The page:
Each time an open-world sandbox game is released, they seem to push the boundary of the vastness that the experience gives the gamer. “The Witcher III: Wild Hunt” pushes those limits even further in terms of having the most massive open world that I have ever experienced in any game. It also manages to give an experience that rivals amazing titles like “Red Dead Redemption” and “Skyrim.” It took me a while to figure it out but “The Witcher III: Wild Hunt” has become the best gaming experience I have ever had.
I usually pump out a review pretty quick when I check out a game. I get enough gameplay and exploring done to give a fair review. Usually, that takes a weekend of play through. “The Witcher III: Wild Hunt” was released almost an entire month ago, and I am just now confident enough to write a review that touches the surface of an experience that has to be played through to be believed.
Simply put folks, there is 12 tons of things to do in this world and just when you think you have completed all of those things the game gives you another 12 tons of things to do. Choice has never felt more present than with this game. If all you wanted to do was play through the central story and ignore all the side quests, treasure hunts and Witcher contracts, you are allowed to do just that. But, it would take away from the total experience of the game.
Treasure hunts, bandit camps, monster nests and more
If you are a completionist then you will find yourself searching the vast landscapes for all of the hidden eggs and accomplishments. While these things can be the most monotonous part of the game, after you have been grinding for a few hours, it is also a rewarding one. Even when it gets repetitive you have to remind yourself that you are getting experience points, armor, potions and, most importantly, bragging rights.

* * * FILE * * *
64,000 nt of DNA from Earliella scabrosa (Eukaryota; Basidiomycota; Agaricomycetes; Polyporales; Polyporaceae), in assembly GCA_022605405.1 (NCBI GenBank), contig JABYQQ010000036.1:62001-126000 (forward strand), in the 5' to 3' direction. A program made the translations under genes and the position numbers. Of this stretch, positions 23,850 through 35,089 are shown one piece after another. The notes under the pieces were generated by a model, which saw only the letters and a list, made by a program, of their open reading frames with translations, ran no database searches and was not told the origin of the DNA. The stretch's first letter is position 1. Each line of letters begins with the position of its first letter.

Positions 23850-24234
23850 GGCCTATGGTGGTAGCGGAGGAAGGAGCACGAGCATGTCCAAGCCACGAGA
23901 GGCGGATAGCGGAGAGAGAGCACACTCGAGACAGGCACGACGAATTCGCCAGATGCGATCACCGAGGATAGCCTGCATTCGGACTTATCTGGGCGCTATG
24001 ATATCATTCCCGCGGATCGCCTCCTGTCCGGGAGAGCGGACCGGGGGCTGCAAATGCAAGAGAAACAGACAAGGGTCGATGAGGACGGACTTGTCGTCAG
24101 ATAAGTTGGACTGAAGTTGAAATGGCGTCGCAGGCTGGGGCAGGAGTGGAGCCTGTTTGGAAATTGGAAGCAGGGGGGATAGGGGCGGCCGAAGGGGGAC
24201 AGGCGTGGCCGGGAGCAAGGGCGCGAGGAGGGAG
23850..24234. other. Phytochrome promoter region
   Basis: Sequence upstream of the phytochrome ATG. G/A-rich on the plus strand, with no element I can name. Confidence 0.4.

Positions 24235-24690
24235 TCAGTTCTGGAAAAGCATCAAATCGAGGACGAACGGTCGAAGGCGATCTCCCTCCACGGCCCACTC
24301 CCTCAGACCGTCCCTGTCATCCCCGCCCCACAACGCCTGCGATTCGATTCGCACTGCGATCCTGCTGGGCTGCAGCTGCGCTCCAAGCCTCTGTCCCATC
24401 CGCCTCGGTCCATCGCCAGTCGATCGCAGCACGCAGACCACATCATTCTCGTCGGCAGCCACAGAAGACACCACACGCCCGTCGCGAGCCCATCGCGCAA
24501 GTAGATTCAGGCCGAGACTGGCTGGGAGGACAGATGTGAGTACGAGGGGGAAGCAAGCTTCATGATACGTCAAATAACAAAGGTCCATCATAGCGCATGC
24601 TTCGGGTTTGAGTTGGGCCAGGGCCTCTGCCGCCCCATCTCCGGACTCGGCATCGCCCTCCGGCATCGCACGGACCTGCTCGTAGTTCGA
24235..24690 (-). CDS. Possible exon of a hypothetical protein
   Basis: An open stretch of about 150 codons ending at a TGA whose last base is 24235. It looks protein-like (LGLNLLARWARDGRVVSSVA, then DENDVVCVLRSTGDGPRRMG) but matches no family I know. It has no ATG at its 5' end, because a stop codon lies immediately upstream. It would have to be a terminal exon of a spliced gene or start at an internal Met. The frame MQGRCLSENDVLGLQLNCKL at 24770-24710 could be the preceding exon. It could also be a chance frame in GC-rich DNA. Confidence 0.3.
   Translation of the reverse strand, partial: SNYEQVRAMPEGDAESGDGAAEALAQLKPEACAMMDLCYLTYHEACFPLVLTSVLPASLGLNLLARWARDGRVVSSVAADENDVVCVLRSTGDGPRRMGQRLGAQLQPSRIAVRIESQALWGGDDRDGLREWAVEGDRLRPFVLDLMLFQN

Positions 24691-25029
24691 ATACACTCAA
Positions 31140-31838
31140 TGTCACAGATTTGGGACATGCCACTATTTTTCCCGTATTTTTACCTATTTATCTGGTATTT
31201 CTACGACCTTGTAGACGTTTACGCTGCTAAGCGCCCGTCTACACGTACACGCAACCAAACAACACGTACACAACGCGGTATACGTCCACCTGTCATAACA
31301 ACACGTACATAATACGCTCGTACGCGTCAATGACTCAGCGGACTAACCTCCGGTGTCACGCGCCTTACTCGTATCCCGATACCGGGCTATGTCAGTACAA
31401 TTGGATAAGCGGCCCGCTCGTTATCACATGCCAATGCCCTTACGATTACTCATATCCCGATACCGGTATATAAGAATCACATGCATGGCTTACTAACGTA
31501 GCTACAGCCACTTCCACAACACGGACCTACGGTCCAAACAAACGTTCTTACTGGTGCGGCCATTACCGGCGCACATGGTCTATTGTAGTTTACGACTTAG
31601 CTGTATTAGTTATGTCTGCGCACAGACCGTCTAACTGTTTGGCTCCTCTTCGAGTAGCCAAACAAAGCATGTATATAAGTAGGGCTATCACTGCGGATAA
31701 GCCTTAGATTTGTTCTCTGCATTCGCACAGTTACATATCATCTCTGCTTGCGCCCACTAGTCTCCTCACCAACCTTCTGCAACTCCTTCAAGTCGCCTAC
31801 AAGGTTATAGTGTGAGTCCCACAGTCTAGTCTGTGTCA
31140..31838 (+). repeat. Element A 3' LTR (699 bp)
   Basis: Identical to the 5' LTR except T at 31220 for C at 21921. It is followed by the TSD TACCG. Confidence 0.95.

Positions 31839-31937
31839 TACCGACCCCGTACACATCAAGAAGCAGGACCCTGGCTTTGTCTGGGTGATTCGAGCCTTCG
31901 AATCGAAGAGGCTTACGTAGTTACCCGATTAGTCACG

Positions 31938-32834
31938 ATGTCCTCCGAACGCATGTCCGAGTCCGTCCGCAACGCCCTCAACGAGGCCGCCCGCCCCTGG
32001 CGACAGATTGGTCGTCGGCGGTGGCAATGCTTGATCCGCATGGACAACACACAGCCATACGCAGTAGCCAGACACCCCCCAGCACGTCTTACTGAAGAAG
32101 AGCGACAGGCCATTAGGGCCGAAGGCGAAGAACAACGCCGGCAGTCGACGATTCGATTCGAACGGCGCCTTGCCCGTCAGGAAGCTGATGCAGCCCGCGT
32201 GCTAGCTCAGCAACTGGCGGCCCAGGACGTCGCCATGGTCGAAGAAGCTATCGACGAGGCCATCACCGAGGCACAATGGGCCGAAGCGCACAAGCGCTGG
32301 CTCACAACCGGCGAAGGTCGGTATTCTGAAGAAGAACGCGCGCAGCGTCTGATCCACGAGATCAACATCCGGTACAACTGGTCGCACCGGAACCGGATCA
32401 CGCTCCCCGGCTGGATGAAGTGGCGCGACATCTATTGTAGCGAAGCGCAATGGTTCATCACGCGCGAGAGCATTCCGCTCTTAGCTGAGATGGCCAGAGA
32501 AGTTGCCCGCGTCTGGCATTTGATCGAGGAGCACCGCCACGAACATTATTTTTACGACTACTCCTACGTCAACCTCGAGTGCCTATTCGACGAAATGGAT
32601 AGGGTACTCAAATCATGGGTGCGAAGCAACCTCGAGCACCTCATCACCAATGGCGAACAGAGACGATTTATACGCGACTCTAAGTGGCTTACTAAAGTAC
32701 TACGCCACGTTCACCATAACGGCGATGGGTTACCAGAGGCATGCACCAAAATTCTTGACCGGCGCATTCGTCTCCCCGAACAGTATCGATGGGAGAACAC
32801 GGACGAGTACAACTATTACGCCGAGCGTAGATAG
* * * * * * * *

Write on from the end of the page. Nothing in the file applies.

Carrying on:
You are Geralt of Rivia and you are the professional. One of the best things about this game has to be the Witcher contracts. Geralt is a badass and the one that people trust to get rid of all sorts of beasts and monsters. Hunting them down and determining how to defeat them is where the real fun is. Chopping the head off of a griffin that took you a while to defeat is very satisfying. Everything about this aspect of the game is brilliant. Each contract pits Geralt against some amazingly designed beast that (if you are playing on a hard difficulty) actually poses a challenge.
This game is huge. Each time I would discover a new area I was constantly blown away by how much more there was to do in the game. Honestly, there is almost a feeling of joyful anxiety that sweeps through when you realize that the last area you spent 40 hours on was a very small tip of a larger iceberg. Each region has it’s own design as well. The vastness is not done in vain. Every second of time spent in this world is more immersive than the last thanks to the careful attention to detail and the ability to surprise gamers with unexpected battles and quests.
There is a lot to be said about a sound design that is so amazing that just standing in a forest with the wind blowing through the leaves and branches is a standalone hit all on its own. I am constantly amazed with how good this game is based on sound alone. Most games would focus on the battle/magic sounds or focus on the game score. In “The Witcher III: Wild Hunt,” every attention is paid to detail of sound in the game.
Geralt is searching for his daughter Ciri. It feels very akin to the Steven King’s “The Gunslinger,” in the way that you are basically chasing an invisible figure. For most of the game you are chasing her from point to point, you only grasp a clue or two that tells you she had just been where you are but has moved on. This is like being able to play through “Game of Thrones” and “Conan: The Barbarian,” the world is brutal and the story is written raw. The main story gives a satisfying ride from beginning to end and is enough reason on its own to play this game even if you do decide to skip all the side quests.
Choices and failures